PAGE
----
Thankfully for the rest of the world, Courtney is also passionate about teaching others and sharing her artsy mojo with those who ask. She has authored three books: Playing with Image TransfersWashi Tape, and Playing with Surface Design. She also teaches workshops online at Creativebug and in person. Last fall Courtney graced us with a visit that included classes like Fun with Washi Tape and Image Transfers, plus an event called #SocialSketch.IMG_20150605_122850 copyWe are pleased to announce that Courtney is coming for another visit to Two Hands Paperie. We have a full weekend of activities with her that include: Playing with Image Transfers class on Saturday, June 27th 10-1:00pm, a book signing on June 27th from 5:00-6:00 followed by a second round of the #Socialsketch (6:00-9:00 pm FREE!, just RSVP)! On Sunday, June 28th she is teaching from her newest book: Playing with Surface Design from 11:00- 4:00 pm. Don’t miss out on an opportunity to meet with this Maker Extraordinaire!

We asked Courtney some questions so you can get to know her a little better.

Two Hands Paperie: It seems like you can find inspiration anywhere. What have you been drawn to most recently?

Courtney Cerruti: I’m addicted to instagram and am always discovering new artists there. I also love to attend art openings and visit museums as often as I can. I’m always looking and inspiration appears just in the act of looking, observing, just taking a moment to notice everything around me no matter how small or seemingly insignificant.


THP: What do you like about teaching? How does teaching online compare to teaching in a class atmosphere?

CC: I love teaching workshops. I’m inspired by what my students make and how they interpret the process. Teaching online is much harder than in person because there is no dialogue online. I love interacting with my students, and watching them grow even in the course of a single workshop.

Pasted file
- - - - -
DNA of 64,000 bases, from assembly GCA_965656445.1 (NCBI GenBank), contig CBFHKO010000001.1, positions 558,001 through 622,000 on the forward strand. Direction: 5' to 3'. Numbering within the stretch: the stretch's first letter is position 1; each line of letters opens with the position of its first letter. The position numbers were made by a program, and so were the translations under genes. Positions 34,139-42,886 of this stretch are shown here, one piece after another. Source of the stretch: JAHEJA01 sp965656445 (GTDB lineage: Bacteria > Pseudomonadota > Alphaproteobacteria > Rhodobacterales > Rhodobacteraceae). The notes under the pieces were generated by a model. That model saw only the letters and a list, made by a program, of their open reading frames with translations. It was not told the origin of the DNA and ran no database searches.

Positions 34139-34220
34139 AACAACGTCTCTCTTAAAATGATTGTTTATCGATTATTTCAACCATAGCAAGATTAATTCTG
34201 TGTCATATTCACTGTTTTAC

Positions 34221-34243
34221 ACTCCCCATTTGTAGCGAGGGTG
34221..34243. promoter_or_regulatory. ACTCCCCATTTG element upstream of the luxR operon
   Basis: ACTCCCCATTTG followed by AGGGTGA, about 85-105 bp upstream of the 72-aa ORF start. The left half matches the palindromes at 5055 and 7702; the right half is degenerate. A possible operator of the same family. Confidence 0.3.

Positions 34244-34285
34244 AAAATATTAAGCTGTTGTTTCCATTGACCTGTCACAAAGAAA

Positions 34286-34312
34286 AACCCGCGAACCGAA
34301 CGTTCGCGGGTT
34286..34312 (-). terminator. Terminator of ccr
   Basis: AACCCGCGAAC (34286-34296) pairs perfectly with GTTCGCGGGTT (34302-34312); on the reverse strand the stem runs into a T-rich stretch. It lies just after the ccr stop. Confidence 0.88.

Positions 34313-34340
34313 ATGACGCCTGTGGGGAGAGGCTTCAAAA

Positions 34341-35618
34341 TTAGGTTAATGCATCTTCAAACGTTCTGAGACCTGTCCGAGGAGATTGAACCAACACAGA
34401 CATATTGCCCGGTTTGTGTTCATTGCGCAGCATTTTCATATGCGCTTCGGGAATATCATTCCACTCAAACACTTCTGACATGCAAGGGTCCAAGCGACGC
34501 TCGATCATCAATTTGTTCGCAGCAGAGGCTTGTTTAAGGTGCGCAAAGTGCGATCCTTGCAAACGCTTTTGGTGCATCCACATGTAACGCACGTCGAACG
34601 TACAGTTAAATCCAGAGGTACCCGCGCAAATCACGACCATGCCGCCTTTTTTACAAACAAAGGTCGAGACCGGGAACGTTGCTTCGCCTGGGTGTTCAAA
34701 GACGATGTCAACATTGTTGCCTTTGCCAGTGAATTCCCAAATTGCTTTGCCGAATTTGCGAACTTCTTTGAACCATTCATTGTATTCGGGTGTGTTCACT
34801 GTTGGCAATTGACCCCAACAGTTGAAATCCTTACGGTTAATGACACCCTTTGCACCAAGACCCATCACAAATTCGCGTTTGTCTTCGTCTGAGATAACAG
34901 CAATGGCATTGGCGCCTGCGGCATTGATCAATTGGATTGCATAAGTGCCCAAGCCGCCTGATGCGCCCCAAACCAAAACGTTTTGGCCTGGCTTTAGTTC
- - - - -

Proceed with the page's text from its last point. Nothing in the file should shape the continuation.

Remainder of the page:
THP: Where is your favorite place to find thrifted treasures? What are some of your favorite things you have found?

CC: Ooooh, so hard. I try to go to an antique shop, bookstores or thrift shops in every town I’m in. I love a good flea market. The Alemany flea in San Francisco is a great small flea market that I frequent. I also sell vintage finds at the Alameda Flea occasionally and that’s a great place to shop and find inspiration. Its a huge venue though and can also be overwhelming… I could write a book on hunting for treasures! My most treasured possessions are probably my antique thread cabinets.

THP: Your website says you believe everyone is creative (we do too!). How would you suggest people who don’t think they are creative tap into that part of themselves?

CC: Everyone is creative, but feeling confident to say you’re creative is entirely different and can be so hard to do for many people. Something that might help is starting a daily art practice like sketching in a book, doodling on an index card, making Artist Trading Cards (ATC) etc. Find some small “something” and just repeat it everyday. One, you’ll get better at it, and two you’ll establish a routine of doing something “creative,” and you’ll begin to embody a sense of creativity. You can also share your work or practice with a trusting and supportive friend. They can work with you, and make it a little less scary as well as hold you accountable, or just support you while you explore!

We are big fans of Courtney and her work. Check out her website for more information about her. Be sure to come to some or all of our weekend activities June 27th & 28th. You won’t want to miss out on this opportunity. Let’s face it, if the creative world was a high school lunch table, Courtney Cerruti would be the cool girl. We are grateful for the opportunity to sit with her and you will be too!

An Interview With Artist Helen Hiebert


CLASS_INFLATE-7TIn college I stumbled upon the Book Arts and my trajectory was changed forever. After discovering the world of letterpress printing and book binding, I took a hand papermaking class and fell in love. The author of our textbook, The Papermaker’s Companion, was a paper artist named Helen Hiebert. Under her informative instructions, I dried and cooked prairie grasses that I later formed into sheets of paper. Now, with a degree under my belt and some life experience in my pocket, it feels only fitting that we at Two Hands Paperie are hosting Helen for the Visiting Artist series. Helen Hiebert is an internationally-known, Colorado artist who has been working primarily with paper for over 25 years. She has written five instructional books on hand papermaking and other paper crafts.